- Atul Gawande, Being Mortal: Medicine and What Matters in the End
7. "An oncology ward is a battlefield, and there are definite hierarchies of command. The patients, they're the ones doing the tour of duty. The doctors breeze in and out like conquering heroes, but they need to read your child's chart to remember where they've left off from the previous visit. It is the nurses who are the seasoned sergeants -- the ones who are there when your baby is shaking with such a high fever she needs to be bathed in ice, the ones who can teach you how to flush a central venous catheter, or suggest which patient floor might still have Popsicles left to be stolen, or tell you which dry cleaners know how to remove the stains of blood and chemotherapies from clothing. The nurses know the name of your daughter's stuffed walrus and show her how to make tissue paper flowers to twine around her IV stand. The doctors may be mapping out the war games, but it is the nurses who make the conflict bearable."
- Jodi Picoult, My Sister's Keeper
8. "I was in my early forties the first time I visited an oncology ward for terminal patients. I was apprehensive, as I was going to the front lines of a battle the our culture labors mightily to keep hidden, but I needed to visit a friend. I did not expect that the ward would be an apocalypse in the literal sense of the word--an unmasking or uncovering. The intensity of misery was overwhelming, yet it did not frighten or repel me, for I had entered holy ground. People my own age, as well as the elderly, were shockingly frail and needed support just to totter down the hall. Still, they were alive, and walking, saying their goodbyes to friends, children, and grandchildren. What struck me was that the atmosphere was not merely one of sadness, but also one of beauty deepened by the sobering inevitability of death, and blessed by the presence of vibrant love. While the relentless activity of New York City surrounded us, here everything unessential had been stripped away. Only life remained, a"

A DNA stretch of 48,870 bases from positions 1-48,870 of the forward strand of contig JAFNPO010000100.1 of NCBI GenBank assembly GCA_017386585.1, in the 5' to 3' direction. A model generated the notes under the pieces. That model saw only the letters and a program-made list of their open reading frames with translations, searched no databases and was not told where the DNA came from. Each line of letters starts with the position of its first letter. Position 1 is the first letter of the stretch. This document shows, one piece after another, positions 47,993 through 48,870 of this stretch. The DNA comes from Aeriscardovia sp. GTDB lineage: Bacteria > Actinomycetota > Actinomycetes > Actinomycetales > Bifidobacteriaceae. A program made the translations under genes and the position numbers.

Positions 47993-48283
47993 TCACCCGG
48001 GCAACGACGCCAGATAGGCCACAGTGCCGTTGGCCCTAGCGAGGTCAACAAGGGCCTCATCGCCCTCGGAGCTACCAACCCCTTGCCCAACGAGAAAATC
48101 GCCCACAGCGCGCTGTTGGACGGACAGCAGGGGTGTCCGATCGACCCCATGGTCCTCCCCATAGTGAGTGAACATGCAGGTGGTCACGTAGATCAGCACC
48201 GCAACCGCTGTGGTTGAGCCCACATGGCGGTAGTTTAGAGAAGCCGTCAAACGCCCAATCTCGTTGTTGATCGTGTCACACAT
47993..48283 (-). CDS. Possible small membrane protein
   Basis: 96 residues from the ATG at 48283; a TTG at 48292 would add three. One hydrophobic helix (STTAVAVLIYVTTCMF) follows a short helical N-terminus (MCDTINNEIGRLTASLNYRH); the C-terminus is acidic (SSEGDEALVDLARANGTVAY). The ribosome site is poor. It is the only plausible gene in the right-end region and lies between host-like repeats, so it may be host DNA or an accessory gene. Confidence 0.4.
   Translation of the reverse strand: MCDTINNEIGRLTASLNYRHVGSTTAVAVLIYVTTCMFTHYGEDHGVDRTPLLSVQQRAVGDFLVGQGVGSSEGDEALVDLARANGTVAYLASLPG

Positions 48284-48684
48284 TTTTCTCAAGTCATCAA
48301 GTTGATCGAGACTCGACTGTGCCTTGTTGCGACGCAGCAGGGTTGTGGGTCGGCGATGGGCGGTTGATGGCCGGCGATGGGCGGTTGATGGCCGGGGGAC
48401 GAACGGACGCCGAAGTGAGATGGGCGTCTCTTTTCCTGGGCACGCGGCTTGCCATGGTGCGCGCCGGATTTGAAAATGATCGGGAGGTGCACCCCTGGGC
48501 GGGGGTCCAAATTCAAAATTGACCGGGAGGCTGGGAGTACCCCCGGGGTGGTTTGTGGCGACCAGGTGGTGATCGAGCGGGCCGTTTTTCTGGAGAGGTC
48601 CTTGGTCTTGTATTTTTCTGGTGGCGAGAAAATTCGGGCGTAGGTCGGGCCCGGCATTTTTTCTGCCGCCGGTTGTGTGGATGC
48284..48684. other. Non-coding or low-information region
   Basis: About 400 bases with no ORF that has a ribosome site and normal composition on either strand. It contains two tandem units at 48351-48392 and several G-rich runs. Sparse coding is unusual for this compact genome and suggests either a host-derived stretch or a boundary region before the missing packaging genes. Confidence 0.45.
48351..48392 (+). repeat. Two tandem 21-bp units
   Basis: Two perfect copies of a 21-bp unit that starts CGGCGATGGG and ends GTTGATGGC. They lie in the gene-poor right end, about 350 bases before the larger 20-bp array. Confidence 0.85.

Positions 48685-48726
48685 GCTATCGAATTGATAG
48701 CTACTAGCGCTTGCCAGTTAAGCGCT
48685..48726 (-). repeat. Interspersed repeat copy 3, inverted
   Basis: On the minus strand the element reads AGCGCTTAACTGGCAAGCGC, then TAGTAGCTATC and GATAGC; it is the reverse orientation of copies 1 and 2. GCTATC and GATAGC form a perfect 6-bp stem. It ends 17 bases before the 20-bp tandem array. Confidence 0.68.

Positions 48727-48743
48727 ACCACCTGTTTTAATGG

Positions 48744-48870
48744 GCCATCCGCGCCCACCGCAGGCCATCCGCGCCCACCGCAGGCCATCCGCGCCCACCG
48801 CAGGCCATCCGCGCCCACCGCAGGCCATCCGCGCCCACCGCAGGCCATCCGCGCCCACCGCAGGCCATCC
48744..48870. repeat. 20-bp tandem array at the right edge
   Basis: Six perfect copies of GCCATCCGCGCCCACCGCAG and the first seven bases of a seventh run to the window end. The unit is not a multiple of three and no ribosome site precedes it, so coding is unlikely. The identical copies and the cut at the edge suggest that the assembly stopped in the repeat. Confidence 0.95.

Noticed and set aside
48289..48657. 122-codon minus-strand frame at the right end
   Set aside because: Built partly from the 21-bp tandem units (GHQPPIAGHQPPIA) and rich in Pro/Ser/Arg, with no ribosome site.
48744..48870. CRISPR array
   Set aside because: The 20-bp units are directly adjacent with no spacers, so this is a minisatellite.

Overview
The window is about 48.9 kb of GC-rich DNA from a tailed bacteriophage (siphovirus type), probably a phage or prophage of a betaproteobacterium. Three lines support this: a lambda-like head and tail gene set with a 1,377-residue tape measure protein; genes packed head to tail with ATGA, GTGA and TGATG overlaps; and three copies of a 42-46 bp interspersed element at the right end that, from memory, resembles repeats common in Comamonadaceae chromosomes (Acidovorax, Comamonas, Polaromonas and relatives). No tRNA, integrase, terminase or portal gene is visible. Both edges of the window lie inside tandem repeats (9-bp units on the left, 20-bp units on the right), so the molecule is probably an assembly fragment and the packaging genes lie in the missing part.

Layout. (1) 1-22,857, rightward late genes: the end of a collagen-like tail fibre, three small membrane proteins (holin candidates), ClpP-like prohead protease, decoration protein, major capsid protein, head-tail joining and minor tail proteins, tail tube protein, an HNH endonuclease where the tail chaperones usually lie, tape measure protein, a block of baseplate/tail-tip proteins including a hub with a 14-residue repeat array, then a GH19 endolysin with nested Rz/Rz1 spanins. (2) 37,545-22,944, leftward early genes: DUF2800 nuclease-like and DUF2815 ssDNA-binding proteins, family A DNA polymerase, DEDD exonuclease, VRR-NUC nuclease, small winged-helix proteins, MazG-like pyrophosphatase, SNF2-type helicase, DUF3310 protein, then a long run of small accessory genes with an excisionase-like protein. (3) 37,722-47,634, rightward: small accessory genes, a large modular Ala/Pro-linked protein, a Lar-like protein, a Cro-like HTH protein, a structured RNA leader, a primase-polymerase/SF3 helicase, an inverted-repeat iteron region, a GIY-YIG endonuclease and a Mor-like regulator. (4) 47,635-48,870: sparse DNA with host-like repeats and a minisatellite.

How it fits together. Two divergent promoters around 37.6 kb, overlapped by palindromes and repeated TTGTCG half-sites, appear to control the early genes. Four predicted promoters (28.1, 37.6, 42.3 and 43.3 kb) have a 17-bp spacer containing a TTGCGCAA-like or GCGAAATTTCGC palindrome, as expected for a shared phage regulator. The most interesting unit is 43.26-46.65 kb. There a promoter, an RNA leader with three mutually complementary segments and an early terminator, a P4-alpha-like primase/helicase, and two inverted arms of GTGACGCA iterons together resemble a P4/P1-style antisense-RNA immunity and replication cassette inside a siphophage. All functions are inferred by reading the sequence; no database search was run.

- Quote by Kathleen Norris